Despite the satisfactory 2013 review and the positive outlook at the start of the New Year, Lloyd Werft as yet still sees no sign whatsoever of the long-hoped-for silver lining on the German shipbuilding horizon. "Even though we are quite satisfied with our results and with short-term prospects, unfortunately that does not mean that a turning point is in sight.

    "So we need to do even more to bring orders into the yard and to hone our profile using traditional competencies like innovation, know-how, flexibility and engineering skills", says Pallentin. He believes these are the main tasks facing Bremerhaven’s Kaiserhafen in the near future.
    Nearly 160 years of shipbuilding have laid the foundation for Lloyd Werft’s new priorities. The repair and conversion of cruise ships, an internationally acclaimed brand feature of the yard for many years, will continue to be part of the profile. Above all however the future will be stamped by the dedicated expansion of the yard’s ability to build or convert special ships for the oil and gas business, by entering the deep-sea construction market with the building of a new pipe-layer, or by introducing new skills in the repair or completion of offshore installation vessels for wind farms.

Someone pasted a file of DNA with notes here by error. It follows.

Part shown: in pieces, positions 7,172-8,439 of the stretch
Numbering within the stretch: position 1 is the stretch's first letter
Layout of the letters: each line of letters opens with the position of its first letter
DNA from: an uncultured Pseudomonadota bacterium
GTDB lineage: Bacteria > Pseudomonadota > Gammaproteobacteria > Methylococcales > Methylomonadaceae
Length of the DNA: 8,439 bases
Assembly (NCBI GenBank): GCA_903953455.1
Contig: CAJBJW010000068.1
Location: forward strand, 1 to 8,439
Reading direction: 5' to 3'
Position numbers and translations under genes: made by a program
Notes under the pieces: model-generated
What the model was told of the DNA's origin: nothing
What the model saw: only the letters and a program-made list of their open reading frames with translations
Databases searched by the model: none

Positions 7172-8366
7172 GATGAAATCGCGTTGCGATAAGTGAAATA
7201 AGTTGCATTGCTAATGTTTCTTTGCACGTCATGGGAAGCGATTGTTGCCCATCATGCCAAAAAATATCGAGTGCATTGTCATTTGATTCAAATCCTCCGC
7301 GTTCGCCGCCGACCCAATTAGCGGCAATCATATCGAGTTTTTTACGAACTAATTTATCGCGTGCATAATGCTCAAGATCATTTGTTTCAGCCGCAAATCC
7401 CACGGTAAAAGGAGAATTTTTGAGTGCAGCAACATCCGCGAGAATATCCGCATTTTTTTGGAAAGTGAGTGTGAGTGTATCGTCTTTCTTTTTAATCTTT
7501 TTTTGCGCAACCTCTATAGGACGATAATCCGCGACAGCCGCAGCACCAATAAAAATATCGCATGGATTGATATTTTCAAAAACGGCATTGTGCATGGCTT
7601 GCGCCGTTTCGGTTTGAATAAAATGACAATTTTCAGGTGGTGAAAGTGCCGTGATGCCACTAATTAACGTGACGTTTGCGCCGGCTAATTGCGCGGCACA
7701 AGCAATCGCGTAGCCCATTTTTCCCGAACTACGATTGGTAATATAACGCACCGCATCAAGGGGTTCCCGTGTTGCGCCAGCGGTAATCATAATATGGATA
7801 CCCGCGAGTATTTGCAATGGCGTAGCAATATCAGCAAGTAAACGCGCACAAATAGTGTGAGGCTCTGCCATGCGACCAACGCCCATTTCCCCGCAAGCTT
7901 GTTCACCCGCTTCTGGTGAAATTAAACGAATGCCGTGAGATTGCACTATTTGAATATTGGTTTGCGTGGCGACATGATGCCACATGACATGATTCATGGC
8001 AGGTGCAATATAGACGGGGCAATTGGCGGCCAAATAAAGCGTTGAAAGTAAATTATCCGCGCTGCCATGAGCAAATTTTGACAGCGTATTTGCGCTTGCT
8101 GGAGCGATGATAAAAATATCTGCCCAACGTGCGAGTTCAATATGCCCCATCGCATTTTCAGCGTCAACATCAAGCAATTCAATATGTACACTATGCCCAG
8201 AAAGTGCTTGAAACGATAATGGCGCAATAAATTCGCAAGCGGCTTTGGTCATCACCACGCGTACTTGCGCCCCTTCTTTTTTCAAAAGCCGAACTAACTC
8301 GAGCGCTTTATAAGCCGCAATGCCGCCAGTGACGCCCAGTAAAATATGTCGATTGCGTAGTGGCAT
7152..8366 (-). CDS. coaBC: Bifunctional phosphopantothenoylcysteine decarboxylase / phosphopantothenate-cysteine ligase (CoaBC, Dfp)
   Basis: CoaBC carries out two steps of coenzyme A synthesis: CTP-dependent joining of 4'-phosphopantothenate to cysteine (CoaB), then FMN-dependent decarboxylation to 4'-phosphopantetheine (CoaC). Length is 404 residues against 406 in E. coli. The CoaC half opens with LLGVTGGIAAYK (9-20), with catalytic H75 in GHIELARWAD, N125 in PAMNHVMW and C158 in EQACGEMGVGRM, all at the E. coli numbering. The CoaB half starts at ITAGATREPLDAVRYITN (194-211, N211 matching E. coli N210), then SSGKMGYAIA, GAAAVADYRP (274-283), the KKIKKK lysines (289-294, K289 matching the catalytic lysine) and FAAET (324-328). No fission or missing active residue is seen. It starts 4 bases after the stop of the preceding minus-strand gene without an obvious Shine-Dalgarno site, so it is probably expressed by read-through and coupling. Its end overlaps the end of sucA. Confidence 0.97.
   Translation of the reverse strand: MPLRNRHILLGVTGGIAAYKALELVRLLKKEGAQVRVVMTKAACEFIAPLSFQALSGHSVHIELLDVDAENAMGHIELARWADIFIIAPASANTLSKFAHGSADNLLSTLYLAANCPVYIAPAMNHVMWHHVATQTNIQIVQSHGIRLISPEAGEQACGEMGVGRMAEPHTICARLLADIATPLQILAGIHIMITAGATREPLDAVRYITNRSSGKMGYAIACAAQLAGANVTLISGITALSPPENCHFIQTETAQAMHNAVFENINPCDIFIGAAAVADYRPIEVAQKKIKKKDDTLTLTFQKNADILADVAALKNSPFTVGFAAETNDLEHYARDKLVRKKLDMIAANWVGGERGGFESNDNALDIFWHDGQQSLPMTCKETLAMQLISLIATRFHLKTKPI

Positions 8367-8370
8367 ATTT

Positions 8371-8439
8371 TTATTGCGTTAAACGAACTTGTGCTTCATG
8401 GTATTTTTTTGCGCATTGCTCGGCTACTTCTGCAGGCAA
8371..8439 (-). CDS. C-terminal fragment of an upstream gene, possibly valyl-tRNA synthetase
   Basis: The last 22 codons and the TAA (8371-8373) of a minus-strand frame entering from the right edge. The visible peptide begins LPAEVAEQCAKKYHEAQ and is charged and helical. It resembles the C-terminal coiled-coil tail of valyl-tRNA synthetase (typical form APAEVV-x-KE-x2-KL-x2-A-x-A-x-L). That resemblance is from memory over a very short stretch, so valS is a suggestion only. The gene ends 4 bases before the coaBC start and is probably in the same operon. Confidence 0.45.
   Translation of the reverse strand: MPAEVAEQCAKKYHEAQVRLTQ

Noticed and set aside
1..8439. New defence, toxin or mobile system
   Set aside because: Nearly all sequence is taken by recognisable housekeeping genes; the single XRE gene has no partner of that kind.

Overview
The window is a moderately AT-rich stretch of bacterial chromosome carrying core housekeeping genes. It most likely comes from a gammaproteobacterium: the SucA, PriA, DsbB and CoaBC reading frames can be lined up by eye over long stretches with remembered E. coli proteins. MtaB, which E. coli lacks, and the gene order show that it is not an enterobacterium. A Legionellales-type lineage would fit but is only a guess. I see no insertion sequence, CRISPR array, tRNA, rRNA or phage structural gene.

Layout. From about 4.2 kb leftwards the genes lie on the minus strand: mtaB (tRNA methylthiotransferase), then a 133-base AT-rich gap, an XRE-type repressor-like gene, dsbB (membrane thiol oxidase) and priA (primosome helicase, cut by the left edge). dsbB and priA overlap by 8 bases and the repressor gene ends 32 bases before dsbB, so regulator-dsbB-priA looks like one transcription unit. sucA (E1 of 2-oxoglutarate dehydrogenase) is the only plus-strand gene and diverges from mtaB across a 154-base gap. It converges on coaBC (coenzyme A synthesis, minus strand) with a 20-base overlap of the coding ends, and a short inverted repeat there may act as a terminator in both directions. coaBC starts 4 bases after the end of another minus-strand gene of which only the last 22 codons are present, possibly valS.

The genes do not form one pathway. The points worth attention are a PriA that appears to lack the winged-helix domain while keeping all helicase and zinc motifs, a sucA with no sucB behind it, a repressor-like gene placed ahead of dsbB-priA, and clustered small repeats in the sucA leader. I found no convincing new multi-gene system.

One long-term contract is the complicated conversion currently of two former offshore platform supply ships into specialised vessels designed to revitalise low-performance oil sources. Rüdiger Pallentin says the conversions of "Island Centurion" and "Island Captain", each 93 m long and 20 m wide "demand high levels of competence – and that’s just the way we like it".

    Lloyd Werft hopes to expand its future profile even further with the 33,000 GRT, 199.4 m long and 32.2 m wide "Ceona Amazon". The hull of that new ship is being built elsewhere for the yard, something that has now become routine procedure at Lloyd Werft. It is being towed to Bremerhaven in a few weeks time for completion.

    Lloyd Werft is meanwhile following a similar path with a 139 m long, 38 m wide offshore installation jack-up vessel built at Sietas Werft in Hamburg and now being completed in Bremerhaven. The newbuilding is being fitted with its four legs at a berth specially built for the job. It is work which the yard has already carried out on other offshore installation vessels and which serves to reinforce Lloyd Werft’s intention to remain part of the offshore business sector in the future.